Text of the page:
While some circus owners hope that with innovation they’ll be able to survive, others are not so optimistic.
Dancing bears; tigers and lions jumping through flaming hoops; monkeys dressed up in clothes and acting like human beings; acrobats, fire eaters, jugglers, and clowns mingling with them under the ringmaster’s gaze… and the roar of the crowd under the big top. The circus of the past was a different beast before the ban on wild animals being made to perform for entertainment.
Cut to the present. At an open space adjacent to the Kengeri bus terminal in Bengaluru, a big tent has been pitched. Next to it are banners promising unbelievable acts by daring artistes, part of the famous Rambo Circus. Tickets are reasonably priced, starting from ₹80 and going up to ₹250. But it is when one enters the modernised, fireproof and waterproof units held together by ropes and huge poles that reality strikes: Traditional circuses are dying. It is the weekend, and the stands, which can accommodate 1,200 people, are just a fourth full. On weekdays, the numbers are even worse, with just 30 seats getting filled.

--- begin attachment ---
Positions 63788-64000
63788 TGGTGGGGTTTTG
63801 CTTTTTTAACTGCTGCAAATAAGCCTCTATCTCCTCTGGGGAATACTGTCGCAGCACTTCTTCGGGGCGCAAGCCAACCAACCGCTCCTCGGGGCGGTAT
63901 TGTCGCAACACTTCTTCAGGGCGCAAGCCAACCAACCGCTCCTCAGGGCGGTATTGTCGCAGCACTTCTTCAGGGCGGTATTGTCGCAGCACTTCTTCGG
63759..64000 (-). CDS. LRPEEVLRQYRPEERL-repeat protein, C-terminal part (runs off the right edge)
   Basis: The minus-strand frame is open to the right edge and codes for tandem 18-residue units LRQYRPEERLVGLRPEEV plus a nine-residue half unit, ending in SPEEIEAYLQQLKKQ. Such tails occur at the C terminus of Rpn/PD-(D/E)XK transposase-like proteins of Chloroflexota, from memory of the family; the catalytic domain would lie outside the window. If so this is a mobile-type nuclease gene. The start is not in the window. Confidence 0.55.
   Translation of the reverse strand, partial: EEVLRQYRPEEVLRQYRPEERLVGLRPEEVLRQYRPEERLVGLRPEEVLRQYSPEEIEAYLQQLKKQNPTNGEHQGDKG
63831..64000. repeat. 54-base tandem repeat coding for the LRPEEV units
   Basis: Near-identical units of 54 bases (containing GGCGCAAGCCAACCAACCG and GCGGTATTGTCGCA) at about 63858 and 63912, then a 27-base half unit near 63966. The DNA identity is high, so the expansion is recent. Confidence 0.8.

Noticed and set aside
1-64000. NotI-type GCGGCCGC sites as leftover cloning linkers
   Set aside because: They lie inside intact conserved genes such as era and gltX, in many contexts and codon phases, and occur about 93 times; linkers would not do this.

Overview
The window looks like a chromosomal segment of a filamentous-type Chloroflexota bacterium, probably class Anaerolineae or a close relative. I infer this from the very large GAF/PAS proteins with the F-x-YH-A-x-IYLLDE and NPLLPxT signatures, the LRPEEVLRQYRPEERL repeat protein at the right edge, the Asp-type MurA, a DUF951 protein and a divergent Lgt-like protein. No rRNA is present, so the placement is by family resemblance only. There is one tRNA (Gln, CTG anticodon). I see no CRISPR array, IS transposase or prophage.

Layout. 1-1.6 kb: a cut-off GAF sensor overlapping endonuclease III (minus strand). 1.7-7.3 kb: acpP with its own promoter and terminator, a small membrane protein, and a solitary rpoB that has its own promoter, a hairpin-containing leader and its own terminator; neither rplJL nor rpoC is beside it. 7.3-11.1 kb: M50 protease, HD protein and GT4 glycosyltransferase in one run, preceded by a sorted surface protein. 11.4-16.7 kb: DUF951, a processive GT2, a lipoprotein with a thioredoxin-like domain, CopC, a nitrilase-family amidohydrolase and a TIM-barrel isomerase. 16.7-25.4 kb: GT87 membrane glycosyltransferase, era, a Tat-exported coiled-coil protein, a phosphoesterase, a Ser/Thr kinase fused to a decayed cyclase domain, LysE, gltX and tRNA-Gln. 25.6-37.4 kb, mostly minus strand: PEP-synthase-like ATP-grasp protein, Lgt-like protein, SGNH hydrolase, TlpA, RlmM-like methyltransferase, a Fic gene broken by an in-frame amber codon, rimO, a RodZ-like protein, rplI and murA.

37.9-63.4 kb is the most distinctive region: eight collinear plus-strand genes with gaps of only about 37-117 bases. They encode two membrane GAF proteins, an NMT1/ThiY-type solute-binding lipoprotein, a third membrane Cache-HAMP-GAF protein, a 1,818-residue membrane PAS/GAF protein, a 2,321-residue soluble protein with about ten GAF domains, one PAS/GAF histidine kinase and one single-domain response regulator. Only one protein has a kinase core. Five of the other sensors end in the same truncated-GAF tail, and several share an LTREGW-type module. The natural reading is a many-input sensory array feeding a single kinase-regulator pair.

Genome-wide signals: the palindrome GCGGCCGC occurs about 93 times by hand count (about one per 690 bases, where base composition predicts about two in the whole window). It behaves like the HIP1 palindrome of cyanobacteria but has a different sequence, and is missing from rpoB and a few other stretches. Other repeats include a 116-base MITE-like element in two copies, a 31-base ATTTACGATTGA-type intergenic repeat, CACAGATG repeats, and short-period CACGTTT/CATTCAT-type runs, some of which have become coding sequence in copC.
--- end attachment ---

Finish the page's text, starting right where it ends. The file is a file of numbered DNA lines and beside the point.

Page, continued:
Acrobat and trapeze artistes who have replaced performing animals are fighting for attention in an urban India that enjoys television on demand and unlimited Internet access. Circus staff agree that they are faced with dwindling crowd, especially in big cities.
Another famous circus that tours the city at least once a year is the Jumbo Circus. It was in the city in May, but the number of audience was only marginally better.
“In just last 10 years, six to seven small circus companies have wound up. For the bigger ones, business is usually good during festival time and school holidays, but that too only on weekends,” said Raju Isaac, manager of Rambo Circus, who will be leaving the city on Monday.
The circus in India is on a downward spiral, said Sujit Dilip, proprietor of Rambo Circus.
“Unlike in foreign countries, the circus is not considered a culture in India, though it has a history of over 130 years.”
Link to Full Article at The Hindu.